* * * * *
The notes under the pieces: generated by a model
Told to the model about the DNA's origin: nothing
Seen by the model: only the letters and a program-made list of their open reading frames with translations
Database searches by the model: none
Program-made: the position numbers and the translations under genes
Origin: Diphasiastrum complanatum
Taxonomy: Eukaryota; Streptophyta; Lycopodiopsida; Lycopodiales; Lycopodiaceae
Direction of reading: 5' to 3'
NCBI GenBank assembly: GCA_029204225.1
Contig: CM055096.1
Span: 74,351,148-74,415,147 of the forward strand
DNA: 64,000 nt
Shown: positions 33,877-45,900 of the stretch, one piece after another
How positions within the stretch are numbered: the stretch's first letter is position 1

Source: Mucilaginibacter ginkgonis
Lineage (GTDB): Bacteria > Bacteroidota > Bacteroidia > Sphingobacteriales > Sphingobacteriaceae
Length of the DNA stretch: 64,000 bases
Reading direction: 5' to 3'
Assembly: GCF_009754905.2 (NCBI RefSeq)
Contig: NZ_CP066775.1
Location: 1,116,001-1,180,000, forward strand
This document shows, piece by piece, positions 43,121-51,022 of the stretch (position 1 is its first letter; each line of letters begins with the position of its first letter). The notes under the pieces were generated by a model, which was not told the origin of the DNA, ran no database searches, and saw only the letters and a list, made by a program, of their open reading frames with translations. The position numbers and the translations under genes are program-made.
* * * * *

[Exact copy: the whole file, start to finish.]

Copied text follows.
The notes under the pieces: generated by a model
Told to the model about the DNA's origin: nothing
Seen by the model: only the letters and a program-made list of their open reading frames with translations
Database searches by the model: none
Program-made: the position numbers and the translations under genes
Origin: Diphasiastrum complanatum
Taxonomy: Eukaryota; Streptophyta; Lycopodiopsida; Lycopodiales; Lycopodiaceae
Direction of reading: 5' to 3'
NCBI GenBank assembly: GCA_029204225.1
Contig: CM055096.1
Span: 74,351,148-74,415,147 of the forward strand
DNA: 64,000 nt
Shown: positions 33,877-45,900 of the stretch, one piece after another
How positions within the stretch are numbered: the stretch's first letter is position 1

Source: Mucilaginibacter ginkgonis
Lineage (GTDB): Bacteria > Bacteroidota > Bacteroidia > Sphingobacteriales > Sphingobacteriaceae
Length of the DNA stretch: 64,000 bases
Reading direction: 5' to 3'
Assembly: GCF_009754905.2 (NCBI RefSeq)
Contig: NZ_CP066775.1
Location: 1,116,001-1,180,000, forward strand
This document shows, piece by piece, positions 43,121-51,022 of the stretch (position 1 is its first letter; each line of letters begins with the position of its first letter). The notes under the pieces were generated by a model, which was not told the origin of the DNA, ran no database searches, and saw only the letters and a list, made by a program, of their open reading frames with translations. The position numbers and the translations under genes are program-made.